Fewer Foreign Doctors Seek U.S. Graduate Programs Since Implementation of New Test
The number of international medical school graduates who seek certification for U.S. graduate medical education programs has "plummeted" since the institution of a clinical skills assessment (CSA) test, according to a study in today's issue of the Journal of the American Medical Association, the AP/Philadelphia Inquirer reports (Buchanan, AP/Philadelphia Inquirer, 9/4). In the study, researchers from the Educational Commission for Foreign Medical Graduates, which certifies IMG candidates for U.S. GME programs, examined a group of IMG candidates in databases "reporting on all individuals beginning the certification process" between 1995 and 2001. The CSA, added to the certification process in July 1998, includes 10 patient encounters in which IMG candidates interact with standardized patients to obtain a relevant medical history, conduct a "focused" physical exam, communicate in spoken English and compose a "patient note" that serves as a "written record of the encounter." The study found the number of IMG candidates who took the first part of the ECFMG certification examination dropped by 45.5% -- from 36,983 in 1995 to 16,828 in 2001 -- and the number who registered to take the second part of the exam dropped by 38.1% -- from 31,751 in 1995 to 12,122 in 2001. In addition, the study found that the number of ECFMG certificates issued each year decreased from a range of 9,000 to 12,000 between 1995 and 1998 to fewer than 6,000 between 1999 and 2001.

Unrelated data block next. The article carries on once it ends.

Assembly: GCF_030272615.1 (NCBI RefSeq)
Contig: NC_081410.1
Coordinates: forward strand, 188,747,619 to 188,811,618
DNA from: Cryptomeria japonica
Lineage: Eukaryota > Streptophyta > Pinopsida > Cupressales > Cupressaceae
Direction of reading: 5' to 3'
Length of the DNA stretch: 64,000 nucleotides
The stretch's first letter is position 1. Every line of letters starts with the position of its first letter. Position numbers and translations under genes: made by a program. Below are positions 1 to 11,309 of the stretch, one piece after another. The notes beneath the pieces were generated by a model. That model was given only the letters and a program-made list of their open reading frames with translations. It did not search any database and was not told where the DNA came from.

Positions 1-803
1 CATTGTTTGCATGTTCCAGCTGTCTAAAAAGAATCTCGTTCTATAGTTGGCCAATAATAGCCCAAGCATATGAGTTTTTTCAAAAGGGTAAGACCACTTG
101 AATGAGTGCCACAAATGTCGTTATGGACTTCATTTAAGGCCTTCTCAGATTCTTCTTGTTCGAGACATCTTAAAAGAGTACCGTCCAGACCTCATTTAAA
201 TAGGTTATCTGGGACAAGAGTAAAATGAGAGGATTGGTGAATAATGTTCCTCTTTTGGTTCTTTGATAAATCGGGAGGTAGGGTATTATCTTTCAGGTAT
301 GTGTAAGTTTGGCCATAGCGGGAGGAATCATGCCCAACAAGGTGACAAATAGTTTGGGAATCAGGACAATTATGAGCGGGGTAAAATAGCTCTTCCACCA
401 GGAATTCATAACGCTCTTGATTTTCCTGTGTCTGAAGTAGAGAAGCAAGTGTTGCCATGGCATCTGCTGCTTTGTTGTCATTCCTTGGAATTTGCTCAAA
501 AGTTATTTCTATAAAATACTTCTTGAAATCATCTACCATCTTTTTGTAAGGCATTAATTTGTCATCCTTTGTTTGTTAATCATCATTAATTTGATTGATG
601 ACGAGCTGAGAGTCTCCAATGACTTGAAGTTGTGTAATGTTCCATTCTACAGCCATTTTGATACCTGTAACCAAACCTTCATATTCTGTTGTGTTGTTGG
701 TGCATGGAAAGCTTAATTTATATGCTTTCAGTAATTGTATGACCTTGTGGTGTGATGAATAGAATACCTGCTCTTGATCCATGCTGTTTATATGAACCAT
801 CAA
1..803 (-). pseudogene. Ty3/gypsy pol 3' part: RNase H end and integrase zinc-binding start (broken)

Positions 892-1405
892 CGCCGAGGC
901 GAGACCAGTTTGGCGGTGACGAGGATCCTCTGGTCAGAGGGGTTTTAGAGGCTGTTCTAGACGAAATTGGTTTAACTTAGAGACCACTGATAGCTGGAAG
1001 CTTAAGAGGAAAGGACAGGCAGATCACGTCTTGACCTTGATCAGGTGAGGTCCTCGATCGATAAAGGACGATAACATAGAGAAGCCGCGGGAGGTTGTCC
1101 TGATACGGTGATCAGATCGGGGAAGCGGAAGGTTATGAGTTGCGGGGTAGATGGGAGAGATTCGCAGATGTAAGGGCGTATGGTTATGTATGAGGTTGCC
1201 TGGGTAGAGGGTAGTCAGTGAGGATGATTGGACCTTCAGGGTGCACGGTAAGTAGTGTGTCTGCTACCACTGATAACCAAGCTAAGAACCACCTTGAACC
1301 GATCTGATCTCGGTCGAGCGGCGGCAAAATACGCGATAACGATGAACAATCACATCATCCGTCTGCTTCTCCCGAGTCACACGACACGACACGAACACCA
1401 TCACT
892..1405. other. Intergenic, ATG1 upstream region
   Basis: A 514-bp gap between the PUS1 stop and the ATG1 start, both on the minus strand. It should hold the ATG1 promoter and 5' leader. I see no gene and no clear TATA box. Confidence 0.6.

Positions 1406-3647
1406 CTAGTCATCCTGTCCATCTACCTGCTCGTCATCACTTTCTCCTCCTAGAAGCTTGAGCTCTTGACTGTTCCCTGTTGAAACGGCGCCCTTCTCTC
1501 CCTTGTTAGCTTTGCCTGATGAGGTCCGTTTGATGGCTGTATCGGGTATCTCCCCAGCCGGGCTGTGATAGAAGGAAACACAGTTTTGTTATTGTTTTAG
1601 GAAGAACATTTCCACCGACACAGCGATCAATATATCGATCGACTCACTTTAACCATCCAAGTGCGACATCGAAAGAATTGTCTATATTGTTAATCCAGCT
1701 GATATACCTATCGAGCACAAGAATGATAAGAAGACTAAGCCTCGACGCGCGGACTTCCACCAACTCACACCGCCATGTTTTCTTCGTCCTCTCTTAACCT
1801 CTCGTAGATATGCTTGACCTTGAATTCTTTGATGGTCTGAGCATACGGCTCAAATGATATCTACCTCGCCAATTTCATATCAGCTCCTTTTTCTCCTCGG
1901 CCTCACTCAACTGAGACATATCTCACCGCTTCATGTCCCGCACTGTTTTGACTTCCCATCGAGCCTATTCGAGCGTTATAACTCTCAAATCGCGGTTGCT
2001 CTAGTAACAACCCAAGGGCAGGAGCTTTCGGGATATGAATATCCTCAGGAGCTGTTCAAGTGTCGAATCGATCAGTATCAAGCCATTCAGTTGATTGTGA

According to researchers, "It is possible that the addition of the skills [test] to the required examinations introduced several factors" that may have contributed to the decrease in the number of IMGs who seek ECFMG certification (Whelan et al., JAMA, 9/4). Researchers said that IMG candidates "may be dissuaded by the prospect of having their English evaluated" in the CSA, the AP/Inquirer reports. They also cited the $1,200 cost of the CSA and the expense of travel to Philadelphia, the only location that offers the test. American College of International Physicians President Alex Yado said, "Foreign doctors cannot afford that." A similar CSA proposed for U.S. medical students has "prompted objections" from the American Medical Association and other groups concerned about the cost and effectiveness of the test (AP/Philadelphia Inquirer, 9/4). The study is available online.This is part of the California Healthline Daily Edition, a summary of health policy coverage from major news organizations. Sign up for an email subscription.